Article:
One can see why Microsoft would be so interested in helping their customers jump the Java ship with Hadoop and MapReduce approaches and it seems there was some surprise that it didn’t all pan out the way they thought it might. However, now that they are working with Hortonworks, they can give the code back to the Apache community to free up other distros from handling all the complex tooling that will make Hadoop Windows-ready. This means they are touching the open source community in a way that might breathe new life into Microsoft’s big data strategy since more of the tentative Windows folks, not eager to leave behind their SQL, Server and other tools behind in exchange for the unfamiliar Java territory, can climb on board with greater ease.

Granted, while Microsoft has the most manpower for a job like this, they’re not the first to move Hadoop closer to the SQL heart. Cloudera, with its Impala release last month helps make this easier—a development that Rys says is something his company is watching carefully.

Rys agreed that the lack of an active community (i.e. Apache) was part of the problem with the Dryad approach, but says that what they developed was technically sound. Although his team was not directly involved with Dryad, he said that it had all the makings of a solid Hadoop alternative for the gads of customers who wanted the familiarity and integration of the tried-and-true Windows platform tools—it just didn’t get the kind of market adoption one might have thought given the emergence of Hadoop as a much-hyped solution.

Rys feels that the Hadoop for Windows move is solid given the open source approach they’ve taken. “As long as the other distros are basing their stuff off the core Apache trunk, they can benefit from this—it’s the whole point,” he said. “We have HDInsights, which is a subset of the Hortonworks platform, and it’s designed from the ground up to work on Windows, but that’s just the first step to get the ball rolling.” He told us they have contributions that go back to the Apache project directly to appease the “many customers who love the Microsoft tools and platforms—who want to program in Visual Studio, use System Center, SQL—they don’t want to go to a completely different world to program, so we’re giving them the ability to use the ecosystem that the Hadoop world provides with all of its capabilities and libraries, but with the manageability, integration and general experience they get with Windows platforms.”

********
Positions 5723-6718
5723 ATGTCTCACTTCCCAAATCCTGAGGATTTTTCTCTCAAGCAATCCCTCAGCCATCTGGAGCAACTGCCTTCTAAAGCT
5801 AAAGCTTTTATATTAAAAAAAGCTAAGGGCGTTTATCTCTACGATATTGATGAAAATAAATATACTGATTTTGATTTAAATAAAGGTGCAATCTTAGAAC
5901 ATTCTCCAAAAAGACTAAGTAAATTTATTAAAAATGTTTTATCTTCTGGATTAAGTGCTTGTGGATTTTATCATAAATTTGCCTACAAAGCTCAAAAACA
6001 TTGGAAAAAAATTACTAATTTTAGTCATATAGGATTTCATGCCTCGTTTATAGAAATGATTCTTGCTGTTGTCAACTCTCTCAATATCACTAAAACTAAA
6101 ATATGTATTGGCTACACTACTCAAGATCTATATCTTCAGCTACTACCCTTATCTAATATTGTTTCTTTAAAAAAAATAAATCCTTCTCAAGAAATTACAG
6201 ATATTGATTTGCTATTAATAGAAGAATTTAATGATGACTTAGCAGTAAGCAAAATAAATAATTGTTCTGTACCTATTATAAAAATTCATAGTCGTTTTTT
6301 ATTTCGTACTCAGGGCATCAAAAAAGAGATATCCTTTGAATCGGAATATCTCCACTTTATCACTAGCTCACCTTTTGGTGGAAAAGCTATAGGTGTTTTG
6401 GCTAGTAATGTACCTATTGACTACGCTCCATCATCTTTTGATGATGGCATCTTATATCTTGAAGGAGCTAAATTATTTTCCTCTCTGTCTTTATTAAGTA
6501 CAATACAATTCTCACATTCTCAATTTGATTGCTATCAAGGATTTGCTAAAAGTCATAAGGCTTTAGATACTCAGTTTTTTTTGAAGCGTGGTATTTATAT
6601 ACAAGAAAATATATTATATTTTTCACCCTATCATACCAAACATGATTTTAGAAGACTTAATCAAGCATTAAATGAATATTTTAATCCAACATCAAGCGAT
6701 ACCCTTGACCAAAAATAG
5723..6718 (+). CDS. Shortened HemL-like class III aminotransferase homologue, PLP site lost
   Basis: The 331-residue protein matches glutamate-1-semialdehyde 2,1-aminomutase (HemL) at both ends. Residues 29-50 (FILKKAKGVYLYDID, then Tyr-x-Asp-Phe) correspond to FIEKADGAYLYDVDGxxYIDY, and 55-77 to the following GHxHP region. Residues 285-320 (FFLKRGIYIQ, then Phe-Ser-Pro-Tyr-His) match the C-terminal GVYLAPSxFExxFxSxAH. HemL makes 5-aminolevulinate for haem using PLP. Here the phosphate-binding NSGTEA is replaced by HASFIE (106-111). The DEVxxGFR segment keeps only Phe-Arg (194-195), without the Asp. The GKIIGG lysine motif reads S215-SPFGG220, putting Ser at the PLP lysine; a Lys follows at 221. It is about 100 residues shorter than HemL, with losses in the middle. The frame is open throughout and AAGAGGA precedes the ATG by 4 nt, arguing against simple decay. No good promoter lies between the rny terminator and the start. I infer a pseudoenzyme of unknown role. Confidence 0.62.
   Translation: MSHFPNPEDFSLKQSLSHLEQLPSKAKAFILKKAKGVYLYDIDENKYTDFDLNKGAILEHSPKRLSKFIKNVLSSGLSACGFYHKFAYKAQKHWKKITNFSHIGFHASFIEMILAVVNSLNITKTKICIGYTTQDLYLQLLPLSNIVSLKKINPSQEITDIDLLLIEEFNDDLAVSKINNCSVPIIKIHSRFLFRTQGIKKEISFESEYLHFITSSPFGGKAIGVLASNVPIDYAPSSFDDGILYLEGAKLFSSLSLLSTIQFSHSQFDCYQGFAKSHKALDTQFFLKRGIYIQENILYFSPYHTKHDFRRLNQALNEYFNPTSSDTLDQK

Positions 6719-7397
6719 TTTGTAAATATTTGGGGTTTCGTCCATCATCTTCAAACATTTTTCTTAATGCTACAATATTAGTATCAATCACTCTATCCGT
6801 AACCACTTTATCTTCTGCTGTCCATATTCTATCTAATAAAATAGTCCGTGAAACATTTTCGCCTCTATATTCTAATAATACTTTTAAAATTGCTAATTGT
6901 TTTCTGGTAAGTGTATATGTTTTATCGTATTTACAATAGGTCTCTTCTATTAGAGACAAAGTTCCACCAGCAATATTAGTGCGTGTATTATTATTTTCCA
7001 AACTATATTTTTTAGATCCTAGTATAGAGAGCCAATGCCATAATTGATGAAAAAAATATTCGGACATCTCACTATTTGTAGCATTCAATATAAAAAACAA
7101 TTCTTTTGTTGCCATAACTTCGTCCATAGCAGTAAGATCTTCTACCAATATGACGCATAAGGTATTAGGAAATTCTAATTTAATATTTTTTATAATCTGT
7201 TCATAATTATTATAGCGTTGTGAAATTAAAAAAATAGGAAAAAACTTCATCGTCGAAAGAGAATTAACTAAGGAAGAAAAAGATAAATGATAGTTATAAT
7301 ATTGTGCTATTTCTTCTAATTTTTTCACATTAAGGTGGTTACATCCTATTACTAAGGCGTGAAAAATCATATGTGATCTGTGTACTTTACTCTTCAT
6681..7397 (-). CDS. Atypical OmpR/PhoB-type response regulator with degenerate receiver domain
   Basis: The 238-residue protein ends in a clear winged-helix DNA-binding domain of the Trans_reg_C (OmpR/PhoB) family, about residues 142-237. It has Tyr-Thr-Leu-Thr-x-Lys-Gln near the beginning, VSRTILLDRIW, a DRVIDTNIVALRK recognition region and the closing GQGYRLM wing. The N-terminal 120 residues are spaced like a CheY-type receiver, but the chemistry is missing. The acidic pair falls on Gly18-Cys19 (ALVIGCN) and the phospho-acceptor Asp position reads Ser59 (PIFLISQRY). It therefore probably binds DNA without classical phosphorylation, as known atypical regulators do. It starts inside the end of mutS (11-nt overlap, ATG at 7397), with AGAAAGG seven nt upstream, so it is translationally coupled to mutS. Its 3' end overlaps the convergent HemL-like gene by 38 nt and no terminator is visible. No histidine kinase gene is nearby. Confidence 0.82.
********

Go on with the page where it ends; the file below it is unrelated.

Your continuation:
The company sees big things ahead when it comes to big data. In addition to the use cases that Rys assured us were forthcoming, they are building out some interesting capabilities, including a query processor that lets users run queries against Hadoop, HDFS datasets and within their own parallel data warehouse SQL server appliance. He said that this marks a compelling extension to integrate all of this into one’s existing Microsoft ecosystem instead of just running a bare bones Hadoop distro without the integration and tooling.